Government failure to address inadequacies in careers guidance is “unacceptable” according to the chairs of the Education, Skills and the Economy Committee.
As a matter of urgency, ministers must act to improve provision to ensure young people are equipped with the right skills to succeed in the modern economy.
The committee of MPs, comprising members of both the Education and Business Select Committees, is strongly critical of the Government’s response to its July report, which found that careers guidance is still poor in many schools, leaving young people without a clear idea of the options available and exacerbating the country’s skills gap.
The chairs also express concern at the Government’s dismissal of their committees’ recommendation to encourage schools to improve their careers advice, and to bring more coherence to the confusing picture of provision.
In a joint statement, co-chairs Neil Carmichael and Iain Wright said: “The Government’s lack of action to address failings in careers provision is unacceptable and its response to our report smacks of complacency.
“Ministers appear to be burying their heads in the sand while careers guidance fails young people, especially those from disadvantaged backgrounds, and exacerbates the country’s skills gap.
“Impartial advice and guidance and high-quality careers education is vital if we are to achieve the social mobility and aspiration that the Prime Minister has talked about, and vital to creating the skilled workforce needed to grow the economy post-Brexit.”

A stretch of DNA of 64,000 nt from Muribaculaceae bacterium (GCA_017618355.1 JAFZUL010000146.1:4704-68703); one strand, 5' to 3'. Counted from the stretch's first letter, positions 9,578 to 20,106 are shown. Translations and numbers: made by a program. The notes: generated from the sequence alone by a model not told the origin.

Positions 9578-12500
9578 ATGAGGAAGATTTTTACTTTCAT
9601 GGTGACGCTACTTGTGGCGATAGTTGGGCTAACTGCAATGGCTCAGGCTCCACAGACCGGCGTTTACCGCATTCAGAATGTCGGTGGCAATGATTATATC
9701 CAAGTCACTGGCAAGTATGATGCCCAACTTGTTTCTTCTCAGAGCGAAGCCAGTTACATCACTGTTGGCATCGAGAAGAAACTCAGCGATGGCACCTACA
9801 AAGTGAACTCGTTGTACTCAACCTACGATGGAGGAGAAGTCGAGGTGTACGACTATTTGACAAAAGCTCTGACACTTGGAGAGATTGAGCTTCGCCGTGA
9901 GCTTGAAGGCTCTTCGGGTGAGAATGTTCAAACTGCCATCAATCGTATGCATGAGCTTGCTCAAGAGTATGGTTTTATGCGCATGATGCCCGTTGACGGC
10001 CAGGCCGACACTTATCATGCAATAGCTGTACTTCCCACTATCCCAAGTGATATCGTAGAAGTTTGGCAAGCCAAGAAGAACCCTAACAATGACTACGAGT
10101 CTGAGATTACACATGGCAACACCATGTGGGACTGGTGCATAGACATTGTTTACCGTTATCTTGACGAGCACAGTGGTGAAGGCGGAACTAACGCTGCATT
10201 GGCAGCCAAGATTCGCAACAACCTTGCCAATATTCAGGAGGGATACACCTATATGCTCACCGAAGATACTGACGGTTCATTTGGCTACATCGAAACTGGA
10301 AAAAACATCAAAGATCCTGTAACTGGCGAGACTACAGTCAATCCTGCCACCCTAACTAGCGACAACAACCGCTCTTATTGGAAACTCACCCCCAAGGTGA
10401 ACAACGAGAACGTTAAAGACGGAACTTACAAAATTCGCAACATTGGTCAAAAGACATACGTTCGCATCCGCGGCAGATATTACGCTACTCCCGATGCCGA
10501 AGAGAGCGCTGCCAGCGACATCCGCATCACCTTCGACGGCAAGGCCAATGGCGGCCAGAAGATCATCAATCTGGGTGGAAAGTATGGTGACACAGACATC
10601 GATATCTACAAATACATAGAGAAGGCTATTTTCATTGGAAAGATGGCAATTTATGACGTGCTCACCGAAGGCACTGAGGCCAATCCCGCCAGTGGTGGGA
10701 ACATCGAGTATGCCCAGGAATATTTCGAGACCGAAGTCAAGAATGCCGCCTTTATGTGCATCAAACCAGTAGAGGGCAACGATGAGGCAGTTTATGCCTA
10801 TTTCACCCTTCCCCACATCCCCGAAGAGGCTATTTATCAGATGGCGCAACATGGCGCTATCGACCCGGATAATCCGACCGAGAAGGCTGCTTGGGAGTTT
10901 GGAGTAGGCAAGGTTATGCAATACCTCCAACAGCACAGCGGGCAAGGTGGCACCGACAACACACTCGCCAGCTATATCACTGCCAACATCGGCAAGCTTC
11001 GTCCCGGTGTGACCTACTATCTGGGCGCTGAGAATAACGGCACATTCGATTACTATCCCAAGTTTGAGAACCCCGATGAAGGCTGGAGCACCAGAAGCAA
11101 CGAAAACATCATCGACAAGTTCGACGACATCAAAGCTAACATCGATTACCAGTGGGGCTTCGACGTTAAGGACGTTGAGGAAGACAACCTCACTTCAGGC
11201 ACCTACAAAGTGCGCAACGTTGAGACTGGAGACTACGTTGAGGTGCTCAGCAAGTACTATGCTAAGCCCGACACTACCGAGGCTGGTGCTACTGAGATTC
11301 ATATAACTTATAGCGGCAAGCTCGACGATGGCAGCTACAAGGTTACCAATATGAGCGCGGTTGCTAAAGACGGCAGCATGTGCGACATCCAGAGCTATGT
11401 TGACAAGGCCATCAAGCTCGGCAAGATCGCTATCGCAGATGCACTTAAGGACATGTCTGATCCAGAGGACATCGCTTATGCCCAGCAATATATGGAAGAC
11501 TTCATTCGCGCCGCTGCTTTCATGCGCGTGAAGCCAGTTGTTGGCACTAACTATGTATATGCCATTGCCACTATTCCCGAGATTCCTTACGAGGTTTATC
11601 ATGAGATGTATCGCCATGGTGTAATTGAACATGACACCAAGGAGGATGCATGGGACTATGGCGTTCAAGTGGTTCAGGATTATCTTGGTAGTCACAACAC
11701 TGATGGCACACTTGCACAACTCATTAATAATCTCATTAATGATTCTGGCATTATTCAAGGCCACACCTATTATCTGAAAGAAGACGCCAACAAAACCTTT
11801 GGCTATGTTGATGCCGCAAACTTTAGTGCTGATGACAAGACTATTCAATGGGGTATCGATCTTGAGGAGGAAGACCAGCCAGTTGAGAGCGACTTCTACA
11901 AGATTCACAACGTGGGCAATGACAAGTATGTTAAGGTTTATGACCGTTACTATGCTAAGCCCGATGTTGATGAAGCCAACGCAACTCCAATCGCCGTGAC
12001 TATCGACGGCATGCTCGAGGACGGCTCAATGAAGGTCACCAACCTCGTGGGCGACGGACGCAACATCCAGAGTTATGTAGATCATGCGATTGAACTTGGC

The committee added that it was disappointed that the careers strategy long-promised by the Government has still not been produced. “It is also disappointing that the Government has dismissed our recommendations for holding schools to account through Ofsted inspection and untangling the confusing web of organisations, services providers and websites offering careers advice,” added Carmichael and Wright.
The chairs said that the Government should produce a thorough careers strategy, which supports the needs of all young people and the economy as a whole.
In 2012, a cross-party Commons education select committee pointed to a “worrying deterioration” in the standard of careers advice given to young people as a result of responsibility for in-school career guidance moving from local authorities to schools and colleges.